Lib Dem Voice has polled our members-only forum to discover what Lib Dem members think of various political issues, the Coalition, and the performance of key party figures. Some 750 party members responded – thank you – and we’re publishing the full results.
Members back Coalition with Conservatives by 80% to 17%
Do you support or oppose the Lib Dems being in the Coalition Government with the Conservatives?
80% (+1%) – Support
17% (n/c) – Oppose
3% (n/c) – Don’t know / No opinion
No matter what the travails of the Coalition — and there have been plenty in the past three-and-a-half years — the high support for the Lib Dems being in coalition with the Conservatives hasn’t shifted significantly. We’ve asked this tracker question 18 times, and the range has been 74% (September 2012, after Lords reform was blocked) to 85% (November 2010, our first post-tuition fees U-turn survey). This month’s is pretty much bang in the middle of those, at 80%.
Clegg’s leadership: net +12% satisfied
What is your view of Nick Clegg’s performance as Lib Dem leader?
13% – Very satisfied
43% – Satisfied
Total satisfied = 56% (+7%)
25% – Dissatisfied
17% – Very dissatisfied
Total satisfied = 42% (-6%)
1% – Don’t know / No opinion
Satisfaction among members with Nick Clegg’s leadership of the party has recovered this month: having plunged to just +1% in September, it now stands at +12%. As you can see, the afterglow of Cleggmania has long since been snuffed out, with his net ratings fluctuating in the range c.0-20%.
62% of Lib Dems say party on “right course”
Do you think, as a whole, the Liberal Democrats are on the right course or on the wrong track?
62% (+6%) – The right course
33% (n/c) The wrong track
5% (-5%) – Don’t know / No opinion
The overall net satisfaction rating of the Lib Dems according to party members has recovered to +29% – it had dipped to just +23% last time we asked before the Glasgow conference in September. It’s a long way off the +49% of February 2012, though: the month before the NHS Bill row. But it’s just as far off the +9% recorded in September 2012 after the collapse of Lords reform.
Net +27% approval rating for Coalition’s record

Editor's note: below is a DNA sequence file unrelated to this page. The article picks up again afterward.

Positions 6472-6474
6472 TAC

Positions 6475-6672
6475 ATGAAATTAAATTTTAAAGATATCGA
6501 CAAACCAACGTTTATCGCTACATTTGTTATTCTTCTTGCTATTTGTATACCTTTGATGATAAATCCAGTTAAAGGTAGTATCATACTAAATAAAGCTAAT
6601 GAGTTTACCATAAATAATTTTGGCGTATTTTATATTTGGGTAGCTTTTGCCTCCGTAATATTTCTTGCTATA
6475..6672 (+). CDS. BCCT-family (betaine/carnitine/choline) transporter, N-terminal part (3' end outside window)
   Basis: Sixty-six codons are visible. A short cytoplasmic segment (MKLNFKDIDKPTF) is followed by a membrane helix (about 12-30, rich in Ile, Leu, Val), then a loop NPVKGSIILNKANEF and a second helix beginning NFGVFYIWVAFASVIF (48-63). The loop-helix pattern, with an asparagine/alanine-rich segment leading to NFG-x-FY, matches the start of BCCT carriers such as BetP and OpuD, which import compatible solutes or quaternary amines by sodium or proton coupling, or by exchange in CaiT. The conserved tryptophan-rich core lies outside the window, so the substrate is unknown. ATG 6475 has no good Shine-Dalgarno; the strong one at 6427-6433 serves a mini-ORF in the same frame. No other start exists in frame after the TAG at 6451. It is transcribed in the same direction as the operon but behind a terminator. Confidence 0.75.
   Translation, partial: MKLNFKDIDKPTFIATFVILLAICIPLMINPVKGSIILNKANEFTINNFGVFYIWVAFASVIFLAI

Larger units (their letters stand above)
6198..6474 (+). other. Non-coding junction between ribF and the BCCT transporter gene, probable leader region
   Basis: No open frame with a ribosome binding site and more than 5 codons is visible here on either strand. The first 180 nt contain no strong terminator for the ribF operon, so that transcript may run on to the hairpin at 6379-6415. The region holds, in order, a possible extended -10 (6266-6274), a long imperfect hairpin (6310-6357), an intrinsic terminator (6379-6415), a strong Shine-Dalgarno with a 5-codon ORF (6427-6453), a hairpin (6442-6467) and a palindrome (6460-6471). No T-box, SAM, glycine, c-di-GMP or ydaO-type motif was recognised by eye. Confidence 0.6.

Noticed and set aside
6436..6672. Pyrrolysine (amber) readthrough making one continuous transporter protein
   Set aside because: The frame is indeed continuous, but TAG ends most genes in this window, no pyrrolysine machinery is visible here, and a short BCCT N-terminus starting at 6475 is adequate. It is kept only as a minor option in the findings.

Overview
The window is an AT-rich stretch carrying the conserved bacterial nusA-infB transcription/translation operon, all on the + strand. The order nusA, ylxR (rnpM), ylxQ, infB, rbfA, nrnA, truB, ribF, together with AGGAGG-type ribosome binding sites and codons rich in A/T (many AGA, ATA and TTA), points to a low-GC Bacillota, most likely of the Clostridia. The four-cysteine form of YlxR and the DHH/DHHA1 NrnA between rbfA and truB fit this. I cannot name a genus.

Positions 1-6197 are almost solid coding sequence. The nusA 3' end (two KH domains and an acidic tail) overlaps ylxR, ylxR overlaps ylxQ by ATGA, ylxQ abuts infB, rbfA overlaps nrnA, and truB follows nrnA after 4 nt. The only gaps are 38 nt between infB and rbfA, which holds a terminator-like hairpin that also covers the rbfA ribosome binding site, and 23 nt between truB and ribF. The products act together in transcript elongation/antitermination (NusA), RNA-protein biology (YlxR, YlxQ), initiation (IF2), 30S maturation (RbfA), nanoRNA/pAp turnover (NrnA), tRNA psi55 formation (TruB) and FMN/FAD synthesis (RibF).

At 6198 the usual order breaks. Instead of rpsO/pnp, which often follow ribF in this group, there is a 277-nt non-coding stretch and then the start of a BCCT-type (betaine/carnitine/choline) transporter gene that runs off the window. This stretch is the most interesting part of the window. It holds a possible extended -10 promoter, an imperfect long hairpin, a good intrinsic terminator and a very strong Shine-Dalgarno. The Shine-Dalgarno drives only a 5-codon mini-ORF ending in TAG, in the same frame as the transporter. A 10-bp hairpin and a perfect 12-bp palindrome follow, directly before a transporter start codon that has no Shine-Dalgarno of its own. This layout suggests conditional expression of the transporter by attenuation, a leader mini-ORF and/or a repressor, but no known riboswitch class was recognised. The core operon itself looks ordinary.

Do you approve or disapprove of the Coalition Government’s record to date?
58% (+2%) – Approve
31% (-1%) – Disapprove
10% (-1%) – Don’t know
There has been a small but noticeable shift in approval for the Coalition’s record in the last 9 months: the net +27% approval rating is the highest since June 2012 (+28%).
93% of party members expect Lib Dems to lose seats in 2015
How many Lib Dem MPs do you think will be elected at the next general election (expected in May 2015)?
3% (n/c) – More than current 57 MPs
15% (+1%) – Between 50 and 57 MPs
34% (-2%) – Between 40 and 49 MPs
29% (n/c) – Between 30 and 40 MPs
15% (+3%) – Fewer than 30 MPs
4% (n/c) – Don’t know
This is the fourth time we’ve asked this question. The first, in March, was immediately after the Lib Dems’ tightly-fought hold in the Eastleigh by-election: back then, 28% of party members expected the Lib Dem to hold at least 50 seats. That proportion now stands at 18%. A majority do, though, expect the party to hold at least 40 seats: 52% now compared with 56% last March; 44% expect us to have fewer than 40 MPs.
64% of Lib Dems say party achieving influence in Government
How would you rate the extent of the Liberal Democrat influence within the Coalition Government, where 10 is highly influential, and 1 indicates no influence.
1 = 0%
2 = 4%
3 = 13%
4 = 11%
5 = 7%
Lacking influence = 35% (-7%)
6 = 17%
7 = 27%
8 = 14%
9 = 4%
10 = 2%
Achieving influence = 64% (+6%)
By a pretty solid 2:1 majority Lib Dem members are more likely to rate the Lib Dems as achieving influence within the Coalition – the 64% saying this is the highest figure since June 2012. A year ago, December 2012, 49% thought the Lib Dems lacked influence while 50% thought we were achieving influence. Party members seem to be buying the differentiation strategy – the question is whether the voters will like it, too.
* Stephen Tall is Co-Editor of Liberal Democrat Voice, and editor of the 2013 publication, The Coalition and Beyond: Liberal Reforms for the Decade Ahead. He is also a Research Associate for the liberal think-tank CentreForum and writes at his own site, The Collected Stephen Tall.